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Restorers and Manufacturers of Automatic Musical Instruments

Nelson-Wiggen Style 8

Oscar Nelson and Peter Wiggen were a force in the Chicago coin piano trade business. The two worked with J.P. Seeburg at Marquette Piano Company and followed him when he started his own company, J. P. Seeburg Piano Company, in 1907. By 1922, after designing much of the Seeburg product line, the two left that company to form the Nelson-Wiggen Piano Company just as the coin piano market was booming.  

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Nelson-Wiggen pianos were promoted for their high quality and refined aesthetics. Their walnut finished cabinets rarely featured art glass, and were more aligned with the modern styling of high end radios of the period. In ads, the company touted “Any automatic can play loud; Ours play soft. Real Music.” And “No bending or crouching beneath the keyboard is necessary to change the music on this piano. The roll is on top where it should be.”

The Style 8 was available with a few different configurations. Typically it was equipped with both 22 note reiterating bells and xylophone operating from an “A” roll. Some models featured a 24 note single stroke xylophone designed to play “4X” rolls, with a few models similarly equipped but played an “A”roll. This model left the factory playing a “4X” roll but was converted at some point to play the more plentiful “A” roll. The plate or harp of this model was designed to play the exact scale of the “A” roll, 54 notes (C to A), no coupling, but could be converted back to “4X” configuration at buyer’s discretion.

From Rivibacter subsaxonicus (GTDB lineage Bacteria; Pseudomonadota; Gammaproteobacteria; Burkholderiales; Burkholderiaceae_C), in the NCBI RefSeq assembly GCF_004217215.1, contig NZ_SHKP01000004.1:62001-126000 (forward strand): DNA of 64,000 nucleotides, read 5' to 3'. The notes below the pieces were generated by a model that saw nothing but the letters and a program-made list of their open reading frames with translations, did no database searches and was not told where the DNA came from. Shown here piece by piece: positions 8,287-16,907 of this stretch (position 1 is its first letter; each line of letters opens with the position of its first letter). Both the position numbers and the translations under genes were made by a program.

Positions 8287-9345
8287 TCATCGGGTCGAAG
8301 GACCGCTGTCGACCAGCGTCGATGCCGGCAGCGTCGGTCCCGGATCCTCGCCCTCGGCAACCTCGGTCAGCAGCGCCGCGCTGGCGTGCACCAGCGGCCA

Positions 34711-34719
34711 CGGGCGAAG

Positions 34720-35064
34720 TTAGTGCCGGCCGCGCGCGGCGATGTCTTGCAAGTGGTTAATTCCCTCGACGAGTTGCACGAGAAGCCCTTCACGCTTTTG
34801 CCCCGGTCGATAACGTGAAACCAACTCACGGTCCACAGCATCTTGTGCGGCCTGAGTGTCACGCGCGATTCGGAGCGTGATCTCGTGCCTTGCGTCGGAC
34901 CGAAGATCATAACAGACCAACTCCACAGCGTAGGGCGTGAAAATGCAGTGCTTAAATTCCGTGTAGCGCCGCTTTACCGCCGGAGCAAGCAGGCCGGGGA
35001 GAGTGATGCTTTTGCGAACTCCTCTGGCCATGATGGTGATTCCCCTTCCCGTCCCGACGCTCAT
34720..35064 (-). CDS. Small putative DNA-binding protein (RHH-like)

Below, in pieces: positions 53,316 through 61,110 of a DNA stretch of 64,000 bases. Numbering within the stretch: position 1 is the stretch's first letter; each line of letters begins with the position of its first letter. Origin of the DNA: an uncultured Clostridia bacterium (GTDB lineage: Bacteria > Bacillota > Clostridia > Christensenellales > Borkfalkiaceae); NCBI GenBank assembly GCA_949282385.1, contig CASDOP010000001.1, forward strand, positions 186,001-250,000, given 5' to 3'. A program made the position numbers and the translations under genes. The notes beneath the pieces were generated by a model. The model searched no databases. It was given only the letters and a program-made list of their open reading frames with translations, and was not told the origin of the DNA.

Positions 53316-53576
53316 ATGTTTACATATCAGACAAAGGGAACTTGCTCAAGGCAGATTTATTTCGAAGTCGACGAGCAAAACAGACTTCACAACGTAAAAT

The instrument was recently totally restored to factory-like new condition by D.C. Ramey Piano Company. It features a 24 note single stroke xylophone and is equipped with the patented Nelson-Wiggen Banjo Rail for that distinct Nelson-Wiggen sound. Purchase includes six recut music rolls. Please inquire for price and/or questions.

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